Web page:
If Europe rejects ACTA, will it actually go away?

On Thursday, the fifth and final European Union Parliamentary committee voted to reject the Anti-Counterfeiting Trade Agreement (ACTA). This signifies a major blow to ACTA, but its standing in the EU still comes down to the European Parliament vote scheduled during the first week of July. After this final vote decides the agreement’s adoption in Europe, however, the future of ACTA for the rest of the signatory countries unfortunately remains cloudy.Anti-Counterfeiting Trade Agreement is a plurilateral agreement designed to broaden and extend existing intellectual property (IP) enforcement laws to the Internet. While it was only negotiated between a few countries, it has global consequences. First of all, it will create new rules for the Internet, and second, its standards could be applied to other countries through the U.S.’s annual Special 301 process. Negotiated in secret, ACTA bypassed checks and balances of existing international IP norm-setting bodies, without any meaningful input from national parliaments, policymakers, or their citizens. Worse still, the agreement creates a new global institution, an “ACTA Committee”, to oversee its implementation and interpretation that will be made up of unelected members with no legal obligation to be transparent in their proceedings. Both in substance and in process, ACTA embodies an outdated top-down, arbitrary approach to government that is out of step with modern notions of participatory democracy.To continue reading this Electronic Frontier Foundation report, go to:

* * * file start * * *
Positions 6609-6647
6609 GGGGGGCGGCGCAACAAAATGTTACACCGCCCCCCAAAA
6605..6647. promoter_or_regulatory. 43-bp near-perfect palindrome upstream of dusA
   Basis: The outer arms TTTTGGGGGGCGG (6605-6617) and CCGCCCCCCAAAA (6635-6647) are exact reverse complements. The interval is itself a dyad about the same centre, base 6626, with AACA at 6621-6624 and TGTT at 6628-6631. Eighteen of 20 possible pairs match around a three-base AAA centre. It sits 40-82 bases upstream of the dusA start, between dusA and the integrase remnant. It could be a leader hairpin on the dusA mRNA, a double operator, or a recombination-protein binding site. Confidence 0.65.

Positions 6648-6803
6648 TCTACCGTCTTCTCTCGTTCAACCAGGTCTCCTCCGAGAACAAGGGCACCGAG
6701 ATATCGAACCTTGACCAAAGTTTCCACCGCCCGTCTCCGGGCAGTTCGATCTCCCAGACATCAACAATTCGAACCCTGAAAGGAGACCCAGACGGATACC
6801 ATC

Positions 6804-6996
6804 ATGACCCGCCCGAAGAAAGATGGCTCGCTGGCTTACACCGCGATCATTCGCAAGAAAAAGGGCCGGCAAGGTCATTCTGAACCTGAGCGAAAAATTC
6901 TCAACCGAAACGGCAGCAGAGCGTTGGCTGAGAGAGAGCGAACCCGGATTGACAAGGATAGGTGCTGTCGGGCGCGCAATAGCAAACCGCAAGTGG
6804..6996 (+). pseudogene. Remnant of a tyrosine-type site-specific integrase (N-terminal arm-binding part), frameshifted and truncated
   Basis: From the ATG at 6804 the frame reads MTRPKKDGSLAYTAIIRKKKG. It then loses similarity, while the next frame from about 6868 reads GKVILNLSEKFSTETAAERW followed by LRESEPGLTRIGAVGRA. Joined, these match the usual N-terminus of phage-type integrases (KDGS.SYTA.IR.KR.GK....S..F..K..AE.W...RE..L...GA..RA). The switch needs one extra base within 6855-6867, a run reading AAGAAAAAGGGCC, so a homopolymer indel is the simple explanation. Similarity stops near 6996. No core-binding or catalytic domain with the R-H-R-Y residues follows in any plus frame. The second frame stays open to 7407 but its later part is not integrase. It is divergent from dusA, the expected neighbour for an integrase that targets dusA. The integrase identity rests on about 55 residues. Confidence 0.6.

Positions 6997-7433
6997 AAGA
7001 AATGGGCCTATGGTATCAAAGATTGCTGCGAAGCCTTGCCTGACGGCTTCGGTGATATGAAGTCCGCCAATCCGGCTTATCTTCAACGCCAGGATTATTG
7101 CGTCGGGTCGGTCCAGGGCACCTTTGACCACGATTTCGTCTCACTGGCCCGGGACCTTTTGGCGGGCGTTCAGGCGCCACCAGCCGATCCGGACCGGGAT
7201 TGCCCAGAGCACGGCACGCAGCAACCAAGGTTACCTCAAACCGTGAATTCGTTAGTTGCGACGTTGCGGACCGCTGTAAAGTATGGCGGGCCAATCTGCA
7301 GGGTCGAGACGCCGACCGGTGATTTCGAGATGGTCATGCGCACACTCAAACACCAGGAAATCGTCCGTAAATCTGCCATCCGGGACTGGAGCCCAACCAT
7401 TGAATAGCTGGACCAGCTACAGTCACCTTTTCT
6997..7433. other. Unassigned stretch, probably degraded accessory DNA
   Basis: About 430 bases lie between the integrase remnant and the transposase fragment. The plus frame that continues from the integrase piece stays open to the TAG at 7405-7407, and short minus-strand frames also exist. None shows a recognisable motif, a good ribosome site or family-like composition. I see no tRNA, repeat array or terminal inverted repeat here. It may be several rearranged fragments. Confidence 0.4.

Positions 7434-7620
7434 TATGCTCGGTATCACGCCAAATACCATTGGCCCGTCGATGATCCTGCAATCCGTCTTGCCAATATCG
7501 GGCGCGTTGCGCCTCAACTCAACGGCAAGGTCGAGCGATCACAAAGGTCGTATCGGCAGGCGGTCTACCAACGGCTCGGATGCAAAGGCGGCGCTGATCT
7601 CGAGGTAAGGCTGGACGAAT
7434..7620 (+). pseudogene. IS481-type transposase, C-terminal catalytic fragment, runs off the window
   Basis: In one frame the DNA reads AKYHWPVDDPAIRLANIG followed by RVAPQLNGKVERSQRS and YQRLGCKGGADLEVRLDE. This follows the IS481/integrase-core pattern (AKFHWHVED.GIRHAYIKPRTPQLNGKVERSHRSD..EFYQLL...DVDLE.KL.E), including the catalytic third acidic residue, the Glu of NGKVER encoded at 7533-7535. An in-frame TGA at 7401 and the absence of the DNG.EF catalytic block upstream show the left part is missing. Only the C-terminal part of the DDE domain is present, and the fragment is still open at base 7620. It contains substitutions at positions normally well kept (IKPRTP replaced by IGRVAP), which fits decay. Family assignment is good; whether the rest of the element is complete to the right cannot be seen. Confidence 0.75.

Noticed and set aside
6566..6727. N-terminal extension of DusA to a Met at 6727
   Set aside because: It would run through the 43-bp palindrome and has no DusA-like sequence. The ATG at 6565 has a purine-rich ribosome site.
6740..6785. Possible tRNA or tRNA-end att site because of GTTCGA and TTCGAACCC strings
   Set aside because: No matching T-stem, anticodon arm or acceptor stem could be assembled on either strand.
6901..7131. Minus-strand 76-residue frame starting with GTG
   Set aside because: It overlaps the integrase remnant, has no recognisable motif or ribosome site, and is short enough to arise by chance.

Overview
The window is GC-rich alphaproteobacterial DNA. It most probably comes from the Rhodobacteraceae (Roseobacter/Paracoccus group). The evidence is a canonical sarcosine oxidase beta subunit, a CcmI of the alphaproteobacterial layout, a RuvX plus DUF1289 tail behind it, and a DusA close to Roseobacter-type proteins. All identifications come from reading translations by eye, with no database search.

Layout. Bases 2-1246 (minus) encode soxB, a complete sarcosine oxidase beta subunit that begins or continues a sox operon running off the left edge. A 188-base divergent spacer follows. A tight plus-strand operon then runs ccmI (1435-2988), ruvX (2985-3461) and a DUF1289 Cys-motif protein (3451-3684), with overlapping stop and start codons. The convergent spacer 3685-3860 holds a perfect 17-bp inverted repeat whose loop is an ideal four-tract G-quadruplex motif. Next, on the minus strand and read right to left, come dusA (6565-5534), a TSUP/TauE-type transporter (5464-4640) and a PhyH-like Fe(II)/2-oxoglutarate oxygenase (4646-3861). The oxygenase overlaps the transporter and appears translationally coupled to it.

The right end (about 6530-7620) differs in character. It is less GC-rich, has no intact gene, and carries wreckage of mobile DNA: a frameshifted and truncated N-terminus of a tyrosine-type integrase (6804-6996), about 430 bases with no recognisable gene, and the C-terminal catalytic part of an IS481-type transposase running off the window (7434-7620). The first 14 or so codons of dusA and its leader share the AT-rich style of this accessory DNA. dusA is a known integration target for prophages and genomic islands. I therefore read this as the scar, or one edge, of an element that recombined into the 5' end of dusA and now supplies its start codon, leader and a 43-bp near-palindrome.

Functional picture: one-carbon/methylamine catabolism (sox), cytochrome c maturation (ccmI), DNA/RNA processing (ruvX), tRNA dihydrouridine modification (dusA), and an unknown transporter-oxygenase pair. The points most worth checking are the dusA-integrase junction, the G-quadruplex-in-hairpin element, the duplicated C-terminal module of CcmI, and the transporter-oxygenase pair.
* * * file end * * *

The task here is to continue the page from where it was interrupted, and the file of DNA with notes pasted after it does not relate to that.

https://www.eff.org/deeplinks/2012/06/if-europe-rejects-acta-will-it-actually-go-away

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